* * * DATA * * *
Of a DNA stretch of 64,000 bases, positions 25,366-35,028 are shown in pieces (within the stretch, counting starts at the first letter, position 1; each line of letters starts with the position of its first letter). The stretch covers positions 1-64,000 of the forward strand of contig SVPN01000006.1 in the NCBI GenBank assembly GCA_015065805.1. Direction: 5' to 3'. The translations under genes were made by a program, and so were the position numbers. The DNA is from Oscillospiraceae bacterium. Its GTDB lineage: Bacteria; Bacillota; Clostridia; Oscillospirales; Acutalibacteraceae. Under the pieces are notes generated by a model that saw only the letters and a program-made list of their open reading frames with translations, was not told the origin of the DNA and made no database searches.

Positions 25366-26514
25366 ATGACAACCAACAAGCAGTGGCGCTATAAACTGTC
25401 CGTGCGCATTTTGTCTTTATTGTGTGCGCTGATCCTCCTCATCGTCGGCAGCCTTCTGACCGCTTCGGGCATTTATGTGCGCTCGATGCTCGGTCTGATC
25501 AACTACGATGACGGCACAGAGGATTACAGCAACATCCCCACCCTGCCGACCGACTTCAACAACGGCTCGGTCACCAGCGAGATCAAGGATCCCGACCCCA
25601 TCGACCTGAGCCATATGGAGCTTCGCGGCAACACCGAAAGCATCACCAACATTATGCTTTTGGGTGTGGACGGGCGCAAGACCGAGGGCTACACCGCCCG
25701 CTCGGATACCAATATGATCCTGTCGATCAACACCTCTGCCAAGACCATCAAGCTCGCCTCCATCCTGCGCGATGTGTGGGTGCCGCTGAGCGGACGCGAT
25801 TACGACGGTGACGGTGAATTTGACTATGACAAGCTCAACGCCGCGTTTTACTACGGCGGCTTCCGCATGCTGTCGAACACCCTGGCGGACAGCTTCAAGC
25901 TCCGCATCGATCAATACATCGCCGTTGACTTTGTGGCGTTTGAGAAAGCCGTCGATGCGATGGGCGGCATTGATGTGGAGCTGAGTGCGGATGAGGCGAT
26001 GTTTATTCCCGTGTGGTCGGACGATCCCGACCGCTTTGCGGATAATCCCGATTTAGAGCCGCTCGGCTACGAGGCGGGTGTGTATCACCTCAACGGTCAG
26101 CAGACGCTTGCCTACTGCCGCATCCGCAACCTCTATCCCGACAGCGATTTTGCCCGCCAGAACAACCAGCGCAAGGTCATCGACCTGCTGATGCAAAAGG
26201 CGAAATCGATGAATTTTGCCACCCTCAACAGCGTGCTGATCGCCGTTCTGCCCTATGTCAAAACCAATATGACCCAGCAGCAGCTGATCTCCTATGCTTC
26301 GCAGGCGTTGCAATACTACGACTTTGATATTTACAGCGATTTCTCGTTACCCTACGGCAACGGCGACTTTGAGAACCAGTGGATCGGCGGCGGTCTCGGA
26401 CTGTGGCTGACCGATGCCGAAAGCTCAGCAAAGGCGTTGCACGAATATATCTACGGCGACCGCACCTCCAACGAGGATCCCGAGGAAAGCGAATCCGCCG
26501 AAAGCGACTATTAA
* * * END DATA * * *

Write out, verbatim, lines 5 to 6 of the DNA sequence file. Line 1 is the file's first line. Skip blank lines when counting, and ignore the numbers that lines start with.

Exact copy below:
25501 AACTACGATGACGGCACAGAGGATTACAGCAACATCCCCACCCTGCCGACCGACTTCAACAACGGCTCGGTCACCAGCGAGATCAAGGATCCCGACCCCA
25601 TCGACCTGAGCCATATGGAGCTTCGCGGCAACACCGAAAGCATCACCAACATTATGCTTTTGGGTGTGGACGGGCGCAAGACCGAGGGCTACACCGCCCG